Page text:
I don’t know why I’m such a sucker for power rankings, but I’m legitimately excited to check them out every time a new list is released. I especially enjoy that blissful moment right after the click but before my eyes scroll down to the Cubs final placement. For a few blissful moments, I get to relive that 2016 feeling of thinking I’ll see them right at the very top.
Unfortunately, the Cubs aren’t quite leading the pack in MLB.com’s newest power rankings, but they did make the top-10 … and that’s something, right?
MLB.com’s 2020 Power Rankings
1. Los Angeles Dodgers
2. New York Yankees
3. Houston Astros
4. Minnesota Twins
5. Atlanta Braves
6. Tampa Bay Rays
7. Oakland A’s
8. Washington Nationals
9. St. Louis Cardinals
10. Chicago Cubs
To assemble these rankings, MLB.com reached out to 10 of their reporters, and accounted for the truncated season and importance of a hot start. With that in mind, there aren’t too many surprises here, right?
The top-10 is an even mix of National and American League teams, and the top four finishers – Dodgers (106 wins), Yankees (103 wins), Astros (107 wins), and Twins (101 wins) – won an absurd number of games last season. Meanwhile, the Dodgers (Mookie Betts), Yankees (Gerritt Cole), and Twins (Josh Donaldson) each added some serious fire power from outside the organization, while the Astros and Braves are still loaded with young talent.
In fact, I think the biggest top-10 surprises all revolved around Anthony Rendon. Without him, the reigning World Series Champion Washington Nationals (9th) aren’t given much respect and even with him, the Angels (17th overall) aren’t projected to take that widely-expected step forward (come on … they’ve got a healthy Shohei Ohtani, a prime Anthony Rendon and Mike Trout, plus a new manager in Joe Maddon). They’ll be just fine.
But, now, what do we think about the Cubs?
In the National League, they’re ranked behind only the Dodgers, the Braves, the Nationals, and the Cardinals, though I think they can easily move up a spot or two. Ultimately, I don’t have much of an issue with their exact placement, but I think the top-10 is probably better organized into three tiers, with interchangeable teams:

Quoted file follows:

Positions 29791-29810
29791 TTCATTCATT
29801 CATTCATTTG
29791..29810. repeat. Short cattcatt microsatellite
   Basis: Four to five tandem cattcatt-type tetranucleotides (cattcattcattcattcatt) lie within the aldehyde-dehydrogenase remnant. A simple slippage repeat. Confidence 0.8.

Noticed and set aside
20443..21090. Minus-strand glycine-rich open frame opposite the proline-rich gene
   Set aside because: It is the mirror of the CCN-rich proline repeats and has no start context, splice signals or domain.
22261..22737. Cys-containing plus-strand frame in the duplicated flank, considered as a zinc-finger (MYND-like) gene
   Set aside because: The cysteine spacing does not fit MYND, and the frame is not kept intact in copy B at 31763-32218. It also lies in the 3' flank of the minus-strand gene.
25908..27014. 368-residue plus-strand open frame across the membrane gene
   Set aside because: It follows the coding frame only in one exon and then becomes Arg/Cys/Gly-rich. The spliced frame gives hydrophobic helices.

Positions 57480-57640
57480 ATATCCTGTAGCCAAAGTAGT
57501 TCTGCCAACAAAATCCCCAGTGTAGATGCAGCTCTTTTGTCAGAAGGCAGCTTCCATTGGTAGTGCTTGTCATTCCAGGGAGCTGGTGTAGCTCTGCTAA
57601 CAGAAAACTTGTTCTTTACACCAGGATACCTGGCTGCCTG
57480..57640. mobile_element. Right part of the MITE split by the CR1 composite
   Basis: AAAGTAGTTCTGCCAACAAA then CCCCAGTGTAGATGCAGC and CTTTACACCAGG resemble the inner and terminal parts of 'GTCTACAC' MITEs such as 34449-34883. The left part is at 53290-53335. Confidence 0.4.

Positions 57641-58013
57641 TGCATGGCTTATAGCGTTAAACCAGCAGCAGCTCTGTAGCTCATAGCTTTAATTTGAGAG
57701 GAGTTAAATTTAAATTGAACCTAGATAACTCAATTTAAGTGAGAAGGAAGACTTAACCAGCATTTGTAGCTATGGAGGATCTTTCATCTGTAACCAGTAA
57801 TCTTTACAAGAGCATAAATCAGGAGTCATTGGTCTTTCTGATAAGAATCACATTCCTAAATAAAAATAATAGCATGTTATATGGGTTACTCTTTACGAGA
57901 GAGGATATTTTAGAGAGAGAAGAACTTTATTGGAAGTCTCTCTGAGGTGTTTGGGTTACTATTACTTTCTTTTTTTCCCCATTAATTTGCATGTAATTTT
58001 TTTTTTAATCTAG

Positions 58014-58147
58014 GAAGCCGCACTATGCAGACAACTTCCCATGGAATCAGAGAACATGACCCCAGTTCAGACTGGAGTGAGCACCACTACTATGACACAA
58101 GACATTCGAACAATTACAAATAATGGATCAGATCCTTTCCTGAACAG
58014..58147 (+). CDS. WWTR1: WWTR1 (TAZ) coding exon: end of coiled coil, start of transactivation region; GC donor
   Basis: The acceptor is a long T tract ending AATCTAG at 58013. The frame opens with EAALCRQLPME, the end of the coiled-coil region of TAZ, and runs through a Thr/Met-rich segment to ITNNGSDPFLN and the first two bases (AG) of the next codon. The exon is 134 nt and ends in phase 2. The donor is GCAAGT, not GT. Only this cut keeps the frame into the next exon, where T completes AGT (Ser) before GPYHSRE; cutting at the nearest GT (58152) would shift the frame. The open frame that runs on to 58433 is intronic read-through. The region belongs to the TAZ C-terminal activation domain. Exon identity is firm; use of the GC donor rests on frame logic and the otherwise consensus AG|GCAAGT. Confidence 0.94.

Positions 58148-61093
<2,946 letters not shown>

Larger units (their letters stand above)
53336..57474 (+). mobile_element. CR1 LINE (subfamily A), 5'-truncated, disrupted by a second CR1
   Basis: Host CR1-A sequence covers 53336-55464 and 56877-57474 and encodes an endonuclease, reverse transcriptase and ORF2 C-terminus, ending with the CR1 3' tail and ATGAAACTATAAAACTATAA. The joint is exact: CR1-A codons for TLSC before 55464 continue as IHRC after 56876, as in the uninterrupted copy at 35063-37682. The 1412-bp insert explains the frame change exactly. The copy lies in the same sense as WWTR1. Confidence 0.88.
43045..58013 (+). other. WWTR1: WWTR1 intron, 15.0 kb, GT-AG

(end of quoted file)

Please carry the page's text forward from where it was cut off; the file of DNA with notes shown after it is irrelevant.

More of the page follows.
Tier-1: Dodgers, Yankees Astros
Tier-2: Twins, Braves, Rays, A’s
Tier-3: Nationals, Cardinals, Cubs
But we also must remember that this is pretty misleading. Although the Cubs will be competing with the Cardinals for the NL Central, the Twins are the only other team on this top-10 list that they’ll actually face this season, and they’ll see them for only 4 or so games. Everyone else they’re slated to face (Reds, Brewers, Pirates, White Sox, Indians, Royals, Tigers) shuffle in behind them. And if you assume the Dodgers are going to win the NL West and one of the Braves/Nationals win the NL East, there’s still three playoff spots (NL Central, plus two NL Wild Cards) remaining for the three NL teams in the top-10.
In other words, the Cubs are projected to return to the postseason this year, according to these power rankings.
However, the difference between winning the NL Central and entering as a Wild Card team is going to be enormous. The Dodgers, for all their World Series woes, are likely going to be the best team in baseball this season, so if you’re the Cubs and you sneak in only as the second wild card, your reward is a one-game playoff on the road against the other Wild Card winner, followed by a 5-game NLDS against the mighty Dodgers without home field advantage. By contrast, if you win the division, you’re likely going to get the Nationals or Braves for a 5-game series right off the bat. That’s a much easier path to the NLCS, and ultimately the World Series.
Besides that, I think I’m a little surprised the Reds and Brewers don’t land better positioning. The Reds have been gearing up for this season over the past two years and for as much as I hate to admit it, the Brewers ALWAYS manage to do more with what they have than many other teams. And, hey, they still have Yelich, who’s one of the top-3 players in baseball.
Either way, with just 60 games to play this year, literally anything can happen.
— Bleacher Nation (@BleacherNation) June 24, 2020